There are, in addition, specific problems related to specific national health systems. This is less of a problem in internal migration (although there are problems here too, for example, the absence of the village health centre, having to go through bureaucratic procedures in large government hospitals, the financial constraints of private hospitals, and so on). In international migration there are likely to be gaps in understanding, information and access. What kinds of insurance exists, what is the health system, how formalised is it, what are migrants entitled to, what is the documentation required, what are the covers or schemes for specific occupation-related migrants and so on – this information has to be clearly available in languages that migrants understand.  

Another gap is that even when specific schemes for migrant workers exist, they do not extend to cover families. This has been an important concern in international human rights and migrants’ rights circles. Families of migrant workers are often left out of the loop even if the male primary worker himself has some access to health benefits. This adds a special burden on women and children, whose health remains nobody’s concern.  

Putting a migrant-friendly health system in place 

The four principles of a good public health approach that takes care of migrant health concerns, or that could be the pillars on which a migrant health policy is based, have been expounded by the World Health Organisation (6) as the following:

  1. Avoid disparities in health status and access between migrants and the host country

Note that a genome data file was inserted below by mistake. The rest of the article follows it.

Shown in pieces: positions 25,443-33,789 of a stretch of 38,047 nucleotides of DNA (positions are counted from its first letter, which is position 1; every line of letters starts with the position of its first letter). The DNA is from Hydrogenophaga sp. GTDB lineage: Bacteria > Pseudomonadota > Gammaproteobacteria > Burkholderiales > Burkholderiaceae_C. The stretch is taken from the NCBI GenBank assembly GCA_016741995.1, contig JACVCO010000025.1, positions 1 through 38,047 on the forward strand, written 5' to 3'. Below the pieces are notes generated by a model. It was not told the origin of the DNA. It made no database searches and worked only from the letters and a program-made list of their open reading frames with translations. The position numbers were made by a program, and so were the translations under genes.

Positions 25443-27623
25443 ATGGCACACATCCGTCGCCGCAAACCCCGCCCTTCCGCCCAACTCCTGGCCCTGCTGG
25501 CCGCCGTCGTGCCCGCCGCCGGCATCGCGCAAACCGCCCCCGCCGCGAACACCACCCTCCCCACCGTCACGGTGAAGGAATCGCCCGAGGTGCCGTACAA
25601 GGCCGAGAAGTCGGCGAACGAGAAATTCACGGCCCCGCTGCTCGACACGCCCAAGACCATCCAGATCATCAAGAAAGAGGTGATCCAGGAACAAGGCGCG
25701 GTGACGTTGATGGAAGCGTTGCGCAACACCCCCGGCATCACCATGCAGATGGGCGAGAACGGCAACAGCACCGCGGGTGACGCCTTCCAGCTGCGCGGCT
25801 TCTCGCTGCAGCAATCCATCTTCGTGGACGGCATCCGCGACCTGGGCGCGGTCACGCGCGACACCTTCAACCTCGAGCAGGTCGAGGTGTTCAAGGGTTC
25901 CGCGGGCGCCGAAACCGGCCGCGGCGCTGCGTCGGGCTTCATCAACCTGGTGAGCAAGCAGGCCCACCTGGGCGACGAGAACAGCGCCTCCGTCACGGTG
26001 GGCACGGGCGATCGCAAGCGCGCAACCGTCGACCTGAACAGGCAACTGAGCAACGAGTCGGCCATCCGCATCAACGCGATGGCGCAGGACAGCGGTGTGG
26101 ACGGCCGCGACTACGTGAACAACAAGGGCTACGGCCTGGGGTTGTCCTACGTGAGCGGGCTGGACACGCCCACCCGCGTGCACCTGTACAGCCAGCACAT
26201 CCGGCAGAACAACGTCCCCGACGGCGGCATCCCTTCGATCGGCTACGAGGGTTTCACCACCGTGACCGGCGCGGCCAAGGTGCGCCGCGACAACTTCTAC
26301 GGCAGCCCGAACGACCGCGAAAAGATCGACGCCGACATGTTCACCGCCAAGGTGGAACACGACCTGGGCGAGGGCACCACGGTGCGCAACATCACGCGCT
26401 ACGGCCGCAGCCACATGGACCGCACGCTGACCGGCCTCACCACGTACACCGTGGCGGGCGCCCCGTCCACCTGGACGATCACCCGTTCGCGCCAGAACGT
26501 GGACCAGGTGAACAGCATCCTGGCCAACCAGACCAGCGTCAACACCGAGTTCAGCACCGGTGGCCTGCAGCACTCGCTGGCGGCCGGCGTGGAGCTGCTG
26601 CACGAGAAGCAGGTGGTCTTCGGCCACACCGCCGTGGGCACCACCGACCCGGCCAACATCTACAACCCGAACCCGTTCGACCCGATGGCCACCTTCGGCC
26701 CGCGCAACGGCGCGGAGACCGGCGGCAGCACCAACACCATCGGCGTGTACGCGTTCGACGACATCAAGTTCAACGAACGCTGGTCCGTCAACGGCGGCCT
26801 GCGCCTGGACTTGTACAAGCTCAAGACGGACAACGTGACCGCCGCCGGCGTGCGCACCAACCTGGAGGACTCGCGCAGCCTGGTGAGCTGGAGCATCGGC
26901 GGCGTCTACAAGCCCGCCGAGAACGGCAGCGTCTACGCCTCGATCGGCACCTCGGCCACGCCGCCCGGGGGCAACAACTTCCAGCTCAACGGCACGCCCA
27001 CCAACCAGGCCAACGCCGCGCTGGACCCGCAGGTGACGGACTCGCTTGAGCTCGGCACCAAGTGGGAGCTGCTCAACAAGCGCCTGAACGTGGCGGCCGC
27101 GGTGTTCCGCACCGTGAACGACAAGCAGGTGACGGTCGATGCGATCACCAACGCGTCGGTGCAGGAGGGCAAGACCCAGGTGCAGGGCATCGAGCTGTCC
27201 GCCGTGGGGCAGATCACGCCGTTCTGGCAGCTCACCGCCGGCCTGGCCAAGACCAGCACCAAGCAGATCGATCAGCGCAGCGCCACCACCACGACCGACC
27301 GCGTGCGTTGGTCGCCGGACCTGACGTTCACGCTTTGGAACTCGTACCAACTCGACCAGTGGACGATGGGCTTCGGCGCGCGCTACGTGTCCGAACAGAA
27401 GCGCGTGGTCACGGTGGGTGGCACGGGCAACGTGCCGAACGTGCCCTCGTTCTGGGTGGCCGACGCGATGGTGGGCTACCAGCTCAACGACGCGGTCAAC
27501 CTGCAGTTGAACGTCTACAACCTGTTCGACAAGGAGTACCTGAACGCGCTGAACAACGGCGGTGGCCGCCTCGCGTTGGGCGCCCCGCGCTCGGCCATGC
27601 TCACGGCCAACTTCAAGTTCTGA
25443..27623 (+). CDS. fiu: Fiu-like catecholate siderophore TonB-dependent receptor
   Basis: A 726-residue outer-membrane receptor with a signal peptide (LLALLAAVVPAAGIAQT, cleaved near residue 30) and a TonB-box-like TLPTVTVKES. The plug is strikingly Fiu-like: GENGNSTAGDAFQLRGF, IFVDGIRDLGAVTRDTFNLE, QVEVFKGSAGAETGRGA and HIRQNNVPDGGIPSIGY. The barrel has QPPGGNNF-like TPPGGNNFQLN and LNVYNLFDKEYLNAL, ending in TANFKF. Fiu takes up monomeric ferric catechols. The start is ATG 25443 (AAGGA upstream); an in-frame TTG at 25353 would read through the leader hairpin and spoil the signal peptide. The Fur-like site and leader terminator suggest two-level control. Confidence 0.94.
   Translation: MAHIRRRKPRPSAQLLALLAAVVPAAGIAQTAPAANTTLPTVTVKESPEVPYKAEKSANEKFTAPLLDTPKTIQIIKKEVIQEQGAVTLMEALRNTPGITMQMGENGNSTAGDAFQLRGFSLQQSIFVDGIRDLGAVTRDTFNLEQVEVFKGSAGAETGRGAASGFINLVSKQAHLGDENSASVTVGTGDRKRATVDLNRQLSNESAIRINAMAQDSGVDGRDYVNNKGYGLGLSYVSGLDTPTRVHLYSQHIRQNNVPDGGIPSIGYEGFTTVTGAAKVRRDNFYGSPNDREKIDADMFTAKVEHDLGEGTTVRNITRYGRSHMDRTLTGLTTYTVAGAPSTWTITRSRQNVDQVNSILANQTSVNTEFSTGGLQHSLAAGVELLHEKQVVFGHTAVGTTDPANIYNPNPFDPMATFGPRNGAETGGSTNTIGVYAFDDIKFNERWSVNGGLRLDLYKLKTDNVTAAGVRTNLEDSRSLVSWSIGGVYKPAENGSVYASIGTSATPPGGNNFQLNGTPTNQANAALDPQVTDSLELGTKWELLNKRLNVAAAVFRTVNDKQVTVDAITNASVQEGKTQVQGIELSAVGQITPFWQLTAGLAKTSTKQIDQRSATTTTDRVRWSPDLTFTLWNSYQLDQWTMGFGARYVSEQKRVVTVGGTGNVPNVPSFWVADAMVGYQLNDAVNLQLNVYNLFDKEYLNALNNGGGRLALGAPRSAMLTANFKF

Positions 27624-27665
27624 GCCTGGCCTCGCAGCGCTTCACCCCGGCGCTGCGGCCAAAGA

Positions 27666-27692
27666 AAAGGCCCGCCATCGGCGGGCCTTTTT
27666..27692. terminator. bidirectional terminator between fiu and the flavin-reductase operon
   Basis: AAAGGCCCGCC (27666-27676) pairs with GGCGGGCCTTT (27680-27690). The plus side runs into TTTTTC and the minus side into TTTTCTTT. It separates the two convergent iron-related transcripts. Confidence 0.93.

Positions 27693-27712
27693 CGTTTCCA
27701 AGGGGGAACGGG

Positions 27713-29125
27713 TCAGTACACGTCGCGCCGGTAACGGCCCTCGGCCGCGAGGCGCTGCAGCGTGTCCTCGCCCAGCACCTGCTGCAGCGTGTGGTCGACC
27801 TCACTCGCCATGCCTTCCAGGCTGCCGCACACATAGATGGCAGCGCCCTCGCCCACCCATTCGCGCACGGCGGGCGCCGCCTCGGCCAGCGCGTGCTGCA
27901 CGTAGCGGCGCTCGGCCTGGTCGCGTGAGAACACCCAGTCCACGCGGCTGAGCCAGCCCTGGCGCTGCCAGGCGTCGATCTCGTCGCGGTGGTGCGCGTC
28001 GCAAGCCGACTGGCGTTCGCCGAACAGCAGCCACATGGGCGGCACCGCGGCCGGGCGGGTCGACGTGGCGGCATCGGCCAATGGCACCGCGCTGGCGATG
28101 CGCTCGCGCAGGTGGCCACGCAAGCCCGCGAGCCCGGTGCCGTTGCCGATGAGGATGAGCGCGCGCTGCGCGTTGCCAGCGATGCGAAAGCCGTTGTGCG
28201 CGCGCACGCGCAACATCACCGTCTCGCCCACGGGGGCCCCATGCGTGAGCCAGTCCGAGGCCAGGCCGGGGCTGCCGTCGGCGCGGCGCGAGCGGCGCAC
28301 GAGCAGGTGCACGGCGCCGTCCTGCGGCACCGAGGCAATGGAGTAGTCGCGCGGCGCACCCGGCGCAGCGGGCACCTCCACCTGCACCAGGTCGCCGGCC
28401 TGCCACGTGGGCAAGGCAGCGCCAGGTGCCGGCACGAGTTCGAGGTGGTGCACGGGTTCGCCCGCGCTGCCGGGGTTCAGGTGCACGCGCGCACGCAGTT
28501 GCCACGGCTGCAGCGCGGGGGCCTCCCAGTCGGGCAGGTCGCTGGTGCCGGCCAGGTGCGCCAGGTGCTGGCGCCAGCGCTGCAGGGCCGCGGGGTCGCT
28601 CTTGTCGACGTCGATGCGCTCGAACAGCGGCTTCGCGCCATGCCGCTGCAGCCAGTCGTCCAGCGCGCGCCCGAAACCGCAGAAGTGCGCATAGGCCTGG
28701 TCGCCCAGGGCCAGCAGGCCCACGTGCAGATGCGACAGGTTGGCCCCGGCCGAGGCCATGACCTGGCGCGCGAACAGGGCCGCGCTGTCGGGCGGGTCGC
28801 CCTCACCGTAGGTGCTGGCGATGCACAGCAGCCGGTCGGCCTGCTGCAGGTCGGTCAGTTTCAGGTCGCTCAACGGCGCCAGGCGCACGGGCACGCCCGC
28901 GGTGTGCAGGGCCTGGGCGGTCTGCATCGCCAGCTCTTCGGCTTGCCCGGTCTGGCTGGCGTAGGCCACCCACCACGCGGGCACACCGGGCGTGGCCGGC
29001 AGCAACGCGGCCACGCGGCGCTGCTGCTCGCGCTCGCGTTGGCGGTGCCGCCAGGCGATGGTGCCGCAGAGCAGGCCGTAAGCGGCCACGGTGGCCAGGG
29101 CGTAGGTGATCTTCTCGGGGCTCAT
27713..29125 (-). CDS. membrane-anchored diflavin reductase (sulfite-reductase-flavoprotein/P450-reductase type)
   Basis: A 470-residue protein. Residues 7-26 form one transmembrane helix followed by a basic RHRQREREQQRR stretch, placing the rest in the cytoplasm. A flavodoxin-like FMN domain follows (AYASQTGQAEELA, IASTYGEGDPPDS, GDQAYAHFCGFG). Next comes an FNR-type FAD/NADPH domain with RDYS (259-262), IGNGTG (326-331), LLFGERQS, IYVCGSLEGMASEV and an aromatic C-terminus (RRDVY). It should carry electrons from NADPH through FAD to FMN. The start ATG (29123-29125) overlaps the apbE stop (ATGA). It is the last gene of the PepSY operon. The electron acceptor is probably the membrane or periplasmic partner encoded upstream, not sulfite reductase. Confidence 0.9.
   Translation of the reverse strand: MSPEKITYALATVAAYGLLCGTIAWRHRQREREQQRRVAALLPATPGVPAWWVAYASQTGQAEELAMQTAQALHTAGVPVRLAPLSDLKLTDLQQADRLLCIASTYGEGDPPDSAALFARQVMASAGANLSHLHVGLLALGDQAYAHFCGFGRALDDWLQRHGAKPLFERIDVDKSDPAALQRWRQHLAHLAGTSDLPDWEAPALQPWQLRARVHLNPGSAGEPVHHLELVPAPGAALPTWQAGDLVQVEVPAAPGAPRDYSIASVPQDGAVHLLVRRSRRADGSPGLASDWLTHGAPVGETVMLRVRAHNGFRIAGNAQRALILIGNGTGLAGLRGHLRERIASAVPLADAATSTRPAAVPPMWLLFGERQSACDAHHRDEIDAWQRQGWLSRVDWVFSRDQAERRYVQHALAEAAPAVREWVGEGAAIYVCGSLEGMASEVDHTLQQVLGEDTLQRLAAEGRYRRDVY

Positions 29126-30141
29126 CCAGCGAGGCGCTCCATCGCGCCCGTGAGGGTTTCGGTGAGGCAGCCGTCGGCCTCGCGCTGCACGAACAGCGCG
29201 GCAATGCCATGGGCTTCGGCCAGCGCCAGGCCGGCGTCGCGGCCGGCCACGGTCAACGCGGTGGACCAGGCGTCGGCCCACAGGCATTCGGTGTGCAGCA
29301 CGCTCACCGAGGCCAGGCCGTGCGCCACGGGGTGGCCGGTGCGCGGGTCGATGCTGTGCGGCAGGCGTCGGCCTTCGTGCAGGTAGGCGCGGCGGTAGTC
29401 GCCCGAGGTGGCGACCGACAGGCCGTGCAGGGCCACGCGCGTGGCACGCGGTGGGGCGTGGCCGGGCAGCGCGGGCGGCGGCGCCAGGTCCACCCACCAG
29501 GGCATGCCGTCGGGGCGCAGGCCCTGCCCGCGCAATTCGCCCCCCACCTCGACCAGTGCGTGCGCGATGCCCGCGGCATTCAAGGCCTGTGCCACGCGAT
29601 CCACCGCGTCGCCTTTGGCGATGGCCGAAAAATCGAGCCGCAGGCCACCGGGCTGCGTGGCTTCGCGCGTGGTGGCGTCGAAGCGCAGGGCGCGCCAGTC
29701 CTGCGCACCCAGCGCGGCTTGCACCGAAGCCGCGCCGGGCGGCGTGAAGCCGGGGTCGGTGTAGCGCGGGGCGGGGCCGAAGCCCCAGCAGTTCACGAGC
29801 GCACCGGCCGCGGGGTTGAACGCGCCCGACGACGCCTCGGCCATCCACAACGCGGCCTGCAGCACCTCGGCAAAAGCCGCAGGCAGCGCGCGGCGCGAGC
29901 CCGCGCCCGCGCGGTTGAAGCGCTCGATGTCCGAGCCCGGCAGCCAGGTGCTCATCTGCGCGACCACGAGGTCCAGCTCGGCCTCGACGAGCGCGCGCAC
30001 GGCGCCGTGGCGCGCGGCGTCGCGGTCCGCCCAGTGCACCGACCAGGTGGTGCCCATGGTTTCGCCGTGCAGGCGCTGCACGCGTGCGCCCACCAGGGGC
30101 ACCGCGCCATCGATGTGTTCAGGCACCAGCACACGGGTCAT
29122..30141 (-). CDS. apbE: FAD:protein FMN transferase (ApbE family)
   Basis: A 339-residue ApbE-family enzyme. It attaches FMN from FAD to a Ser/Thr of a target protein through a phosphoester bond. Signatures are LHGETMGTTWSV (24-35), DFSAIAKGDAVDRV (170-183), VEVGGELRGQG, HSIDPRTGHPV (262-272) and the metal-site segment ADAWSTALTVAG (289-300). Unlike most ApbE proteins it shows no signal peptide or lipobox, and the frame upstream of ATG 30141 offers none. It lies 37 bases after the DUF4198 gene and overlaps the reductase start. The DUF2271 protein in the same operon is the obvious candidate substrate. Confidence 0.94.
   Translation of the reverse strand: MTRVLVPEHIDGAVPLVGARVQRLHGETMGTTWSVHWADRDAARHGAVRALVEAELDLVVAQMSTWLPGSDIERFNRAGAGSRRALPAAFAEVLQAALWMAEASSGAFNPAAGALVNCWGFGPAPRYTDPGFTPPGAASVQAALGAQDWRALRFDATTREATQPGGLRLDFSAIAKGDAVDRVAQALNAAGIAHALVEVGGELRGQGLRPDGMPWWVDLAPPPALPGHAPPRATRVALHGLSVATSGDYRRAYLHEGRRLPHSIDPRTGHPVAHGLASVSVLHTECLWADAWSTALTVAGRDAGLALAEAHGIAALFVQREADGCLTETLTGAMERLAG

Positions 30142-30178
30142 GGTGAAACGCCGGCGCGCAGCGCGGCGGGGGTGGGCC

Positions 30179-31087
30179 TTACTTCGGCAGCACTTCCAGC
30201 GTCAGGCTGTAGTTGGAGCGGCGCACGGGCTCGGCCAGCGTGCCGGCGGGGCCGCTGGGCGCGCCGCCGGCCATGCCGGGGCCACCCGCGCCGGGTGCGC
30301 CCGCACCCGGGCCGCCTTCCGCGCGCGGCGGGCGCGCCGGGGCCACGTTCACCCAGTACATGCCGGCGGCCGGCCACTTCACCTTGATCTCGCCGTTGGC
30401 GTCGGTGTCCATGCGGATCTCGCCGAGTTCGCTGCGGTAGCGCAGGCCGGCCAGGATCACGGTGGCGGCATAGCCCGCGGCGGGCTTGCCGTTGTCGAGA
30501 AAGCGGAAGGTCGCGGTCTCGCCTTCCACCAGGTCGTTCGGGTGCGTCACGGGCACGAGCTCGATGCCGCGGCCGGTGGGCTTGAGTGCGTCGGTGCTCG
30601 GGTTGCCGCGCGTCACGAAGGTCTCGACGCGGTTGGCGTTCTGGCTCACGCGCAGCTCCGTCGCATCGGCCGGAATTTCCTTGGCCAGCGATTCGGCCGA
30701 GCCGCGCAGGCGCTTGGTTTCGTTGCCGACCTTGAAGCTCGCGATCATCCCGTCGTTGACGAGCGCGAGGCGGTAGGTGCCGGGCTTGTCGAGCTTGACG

2. Limit discrimination, stigmatisation and impediments in access to the health system
  3. Put into place life-saving interventions so as to reduce excess mortality and morbidity
  4. Minimise the negative impact of the migration process on migrants’ health outcomes.

These are only broad goals which can help governments frame policies with the human rights of migrants in mind. Various countries though have different approaches and perspectives on the issue.  

Some perspectives see the question of migrants’ health rights as an aspect of multiculturalism, as part of the “integration process” that countries with diverse populations talk about, like in Canada, the USA, France and Germany. Health care is often given as a good example of how “integration” can be mapped out in real terms, and tests whether public institutions are capable of dealing with cultural diversity. Pro-migrants and anti-racism organisations have politicised this issue consistently in some countries, forcing governments to ensure that cultural sensitivities are incorporated into their health care system. For example, pregnancy check-ups are sometimes an important first contact with national health systems and a time where cultural differences in approach exist. In mental health care, also, adjustments are needed to provide mental health care for groups whose social situation and cultural background is different from the mainstream population.